As computer users, we constantly upload files, transferring them from one system to another over a network. You can perform uploads on a terminal, such as through the SSH File Transfer Protocol (SFTP) or Secure Copy Protocol (SCP), File Transfer Protocol (FTP) clients, or web browsers. Generally, you upload files to move data to a server or a managed service like cloud storage, but you can also send files between distributed clients.
WordPress powers 34% of the internet and represents 60% of all CMS-built sites. From small blogs to large enterprise websites, WordPress is a popular choice for publishers and companies of all kinds. Media management within WordPress is an important component and one that, when done right, can significantly boost user engagement and overall site performance.
Typically, with Cloudinary, you want to do two complementary things for a remarkable user experience: save bandwidth and load your site as fast as possible because the smaller the sizes of the resources, the faster your site loads. And it’s been proven time and again that the longer your site takes to load, the smaller the number of visitors who will return. No matter whether you’re a developer or content creator, you will find Cloudinary’s tools that optimize digital media (aka digital assets) simple, intuitive, and effective.
In my last post, I introduced FUIF, a new, free, and universal image format I’ve created. In this post and other follow-up pieces, I will explain the why, what, and how of FUIF.
Even though JPEG is still the most widely-used image file format on the web, it has limitations, especially the subset of the format that has been implemented in browsers and that has, therefore, become the de facto standard. Because JPEG has a relatively verbose header, it cannot be used (at least not as is) for low-quality image placeholders (LQIP), for which you need a budget of a few hundred bytes. JPEG cannot encode alpha channels (transparency); it is restricted to 8 bits per channel; and its entropy coding is no longer state of the art. Also, JPEG is not fully “responsive by design.” There is no easy way to find a file’s truncation offsets and it is limited to a 1:8 downscale (the DC coefficients). If you want to use the same file for an 8K UHD display (7,680 pixels wide) and for a smart watch (320 pixels wide), 1:8 is not enough. And finally, JPEG does not work well with nonphotographic images and cannot do fully lossless compression.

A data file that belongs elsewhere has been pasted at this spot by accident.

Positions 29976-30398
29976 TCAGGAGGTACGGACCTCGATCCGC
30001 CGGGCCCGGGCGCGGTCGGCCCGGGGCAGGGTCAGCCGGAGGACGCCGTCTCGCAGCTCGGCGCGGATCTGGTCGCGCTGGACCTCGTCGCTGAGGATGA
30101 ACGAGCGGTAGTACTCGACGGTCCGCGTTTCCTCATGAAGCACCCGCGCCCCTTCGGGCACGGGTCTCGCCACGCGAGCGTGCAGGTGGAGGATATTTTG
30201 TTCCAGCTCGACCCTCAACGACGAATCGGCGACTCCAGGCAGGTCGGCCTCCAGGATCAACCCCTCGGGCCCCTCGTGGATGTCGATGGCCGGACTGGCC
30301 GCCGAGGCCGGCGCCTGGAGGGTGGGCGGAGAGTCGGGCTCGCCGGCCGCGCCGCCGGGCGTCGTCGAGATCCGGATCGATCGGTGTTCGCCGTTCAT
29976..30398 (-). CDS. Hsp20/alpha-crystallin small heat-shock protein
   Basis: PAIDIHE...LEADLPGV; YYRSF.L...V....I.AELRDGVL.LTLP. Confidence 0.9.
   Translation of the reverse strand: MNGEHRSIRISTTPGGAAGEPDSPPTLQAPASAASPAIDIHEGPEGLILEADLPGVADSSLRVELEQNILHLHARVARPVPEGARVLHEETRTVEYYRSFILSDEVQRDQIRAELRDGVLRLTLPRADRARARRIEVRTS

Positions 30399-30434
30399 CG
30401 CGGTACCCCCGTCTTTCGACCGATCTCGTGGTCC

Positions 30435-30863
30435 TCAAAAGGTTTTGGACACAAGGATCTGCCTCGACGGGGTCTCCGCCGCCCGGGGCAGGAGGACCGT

I've been working to create a new image format, which I'm calling FUIF, or Free Universal Image Format. That’s a rather pretentious name, I know. But I couldn’t call it the Free Lossy Image Format (FLIF) because that acronym is not available any more (see below) and FUIF can do lossless, too, so it wouldn’t be accurate either.
In 2015, Chrome 35 added support for Client Hints. Client Hints are awesome! With Client Hints, you can simplify the HTML required for Responsive Images, ensure that images are crisp on high-DPR displays, and improve #webperf. At the time of writing, Chrome 35+ is the only browser to have adopted this standard. Cloudinary has introduced support with the